Archive | October, 2015

Quick Smoke: Drew Estate MUWAT Kentucky Fire Cured Just a Friend

31 Oct 2015

Each Saturday and Sunday we’ll post a Quick Smoke: not quite a full review, just our brief verdict on a single cigar of “buy,” “hold,” or “sell.”


Drew Estate extended its My Uzi Weighs a Ton (MUWAT) brand in 2013 with the addition of Kentucky Fire Cured (KFC). A project over two years in the making, KFC is crafted at the Fábrica de Tabacos Joya de Nicaragua using, as Jonathan Drew puts it, “dark fire-cured” tobaccos from a proprietary seed called KY190, Burley. The leaves are cured in a barn under fires of hickory and maple. Just a Friend (6 x 52) is one of seven vitolas. It retails for about $9 and, as you’d expect, exhibits a tremendously unique profile of barbeque sauce, chewy meat, hickory, leather, sweet tobacco, and peat. Though, notably, the taste is more toned-down than the pre-light aromas might lead you to believe. But this is still as close to a love-it-or-hate-it blend as you can get. And my palate doesn’t seem well-suited to the distinctive MUWAT KFC taste.

Verdict = Sell.

Patrick A

photo credit: Stogie Guys

Stogie Guys Friday Sampler No. 454

30 Oct 2015

As we have since July 2006, each Friday we’ll post a mixed bag of quick cigar news and other items of interest. Below is our latest Friday Sampler.

Year of the Monkey1) Davidoff has announced a limited edition cigar called Chinese Year of the Monkey 2016. The toro (6.5 x 50) will feature a pigtail cap, a Habano Rojiza Corte 3 wrapper, a Mexican binder, and a blend of filler tobaccos from Nicaragua, Peru, and the Dominican Republic. It will be packaged in bamboo boxes of 10 (only 8,500 boxes) and be available at tobacconists starting in November for $340, or $34 per cigar. “Davidoff found its inspiration for this new 2016 Limited Edition in the character traits of the Chinese zodiac sign of the Monkey and in the noble material associated with the cultures of South and East Asia—bamboo,” said Charles Awad, senior vice president of marketing and innovation at Oettinger Davidoff AG.

2) Earlier this week the e-cigarette trade group Tobacco Vapor Electronic Cigarette Association (TVECA) caused a stir by leaking what it claimed was a draft of the FDA’s deeming rules, which includes regulations for cigars. Although the FDA refused to confirm the document’s authenticity (they didn’t deny it, either), the group claims the draft is what was submitted by the FDA to the Office of Management and Budget (OMB) for final approval. Notably, the document includes option 1 for regulating cigars, which means no exemption from the FDA’s pre-approval process for any cigars introduced since early 2007, a prospect industry insiders say would be devastating. If authentic, the document seems to confirm what we’ve been hearing throughout the rulemaking process, which is that the FDA wants to take a hard line against premium cigars, while the OMB has been pushing for an exemption for handmade cigars. Since the rule is now in the hands of the OMB, cigar enthusiasts can only hope OMB will continue to push back against FDA’s overreach in this step of the review process.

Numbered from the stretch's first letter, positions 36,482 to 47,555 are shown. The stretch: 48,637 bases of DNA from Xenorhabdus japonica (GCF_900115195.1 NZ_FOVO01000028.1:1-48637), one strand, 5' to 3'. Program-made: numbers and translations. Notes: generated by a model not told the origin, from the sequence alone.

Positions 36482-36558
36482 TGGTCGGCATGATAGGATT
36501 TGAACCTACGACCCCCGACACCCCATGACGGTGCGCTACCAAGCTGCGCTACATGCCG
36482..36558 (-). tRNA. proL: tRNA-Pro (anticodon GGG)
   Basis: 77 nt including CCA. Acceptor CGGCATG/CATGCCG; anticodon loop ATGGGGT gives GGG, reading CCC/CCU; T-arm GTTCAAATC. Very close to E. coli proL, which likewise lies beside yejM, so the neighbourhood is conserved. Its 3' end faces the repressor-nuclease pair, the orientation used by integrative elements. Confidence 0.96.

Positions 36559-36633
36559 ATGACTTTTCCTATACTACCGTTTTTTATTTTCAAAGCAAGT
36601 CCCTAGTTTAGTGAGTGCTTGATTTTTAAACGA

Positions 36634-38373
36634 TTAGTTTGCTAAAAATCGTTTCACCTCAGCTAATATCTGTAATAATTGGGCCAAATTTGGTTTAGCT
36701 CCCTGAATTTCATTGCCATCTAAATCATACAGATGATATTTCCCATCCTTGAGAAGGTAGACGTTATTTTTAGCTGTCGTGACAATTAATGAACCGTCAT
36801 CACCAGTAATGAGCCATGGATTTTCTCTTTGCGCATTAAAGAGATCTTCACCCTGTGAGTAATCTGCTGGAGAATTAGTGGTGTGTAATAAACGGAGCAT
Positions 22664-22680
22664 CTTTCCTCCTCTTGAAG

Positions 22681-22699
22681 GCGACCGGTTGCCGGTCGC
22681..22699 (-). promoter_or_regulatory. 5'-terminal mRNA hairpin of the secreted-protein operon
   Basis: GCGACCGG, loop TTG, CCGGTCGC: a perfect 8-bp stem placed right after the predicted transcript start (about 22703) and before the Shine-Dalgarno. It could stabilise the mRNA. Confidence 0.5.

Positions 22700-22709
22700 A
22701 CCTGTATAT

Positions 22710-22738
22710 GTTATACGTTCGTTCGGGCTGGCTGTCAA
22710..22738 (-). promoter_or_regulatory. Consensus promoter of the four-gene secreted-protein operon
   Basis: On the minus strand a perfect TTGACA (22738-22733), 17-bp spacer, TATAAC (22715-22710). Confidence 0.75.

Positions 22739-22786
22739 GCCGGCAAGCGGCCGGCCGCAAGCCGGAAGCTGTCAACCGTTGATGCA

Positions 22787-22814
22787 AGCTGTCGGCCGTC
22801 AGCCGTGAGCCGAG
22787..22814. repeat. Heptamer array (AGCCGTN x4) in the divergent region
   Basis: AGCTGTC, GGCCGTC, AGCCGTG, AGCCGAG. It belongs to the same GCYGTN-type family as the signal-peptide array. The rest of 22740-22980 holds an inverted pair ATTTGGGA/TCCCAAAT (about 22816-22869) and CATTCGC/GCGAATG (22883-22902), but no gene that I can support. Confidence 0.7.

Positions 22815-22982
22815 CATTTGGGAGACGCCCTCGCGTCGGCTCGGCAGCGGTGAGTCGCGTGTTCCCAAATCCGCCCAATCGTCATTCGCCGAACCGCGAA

3) Two Guys Smoke Shop, a three-store chain in New Hampshire, has begun a cigar box drive for Cigars for Warriors, a charitable organization dedicated to providing premium cigars to active duty U.S. military members serving overseas. Two Guys Smoke Shop is collecting boxes (and matching each box up to 500) from October 30 until Thanksgiving. There is a donation box set up at each Two Guys Smoke Shop location, and you may even donate online at (by leaving a message in the comment box) or by calling 1-(888)-2-CIGAR-2.

4) Deal of the Week: Smoke Inn currently has a very limited number of the annual Tatuaje Halloween cigar in stock. It’s called The Hyde, a follow-up to last year’s The Jekyll. If history is any guide, you should move very quickly if you’re interested.

The Stogie Guys

photo credit: Davidoff

Cigar Spirits: Bulleit Bourbon

29 Oct 2015


Can’t find Pappy Van Winkle anywhere? Here’s a bourbon that you’ll find on the shelf of virtually every decent liquor store, as well as some less-than-decent shops, in America.

Bulleit Bourbon is in that nice sweet spot in the market, a step or two up from the bottom shelf. Prices vary from state to state, but you’ll likely pay between $20 to $30 for the 90-proof straight Kentucky bourbon.

Owned by liquor giant Diageo, the high rye bourbon (the mashbill is just under 40% rye grain) was distilled for many years at Four Roses distillery. Because of growing demand for its own whiskeys, Four Roses recently stopped supplying Bulleit. Who exactly is making bourbon for Bulleit now is sort of a mystery.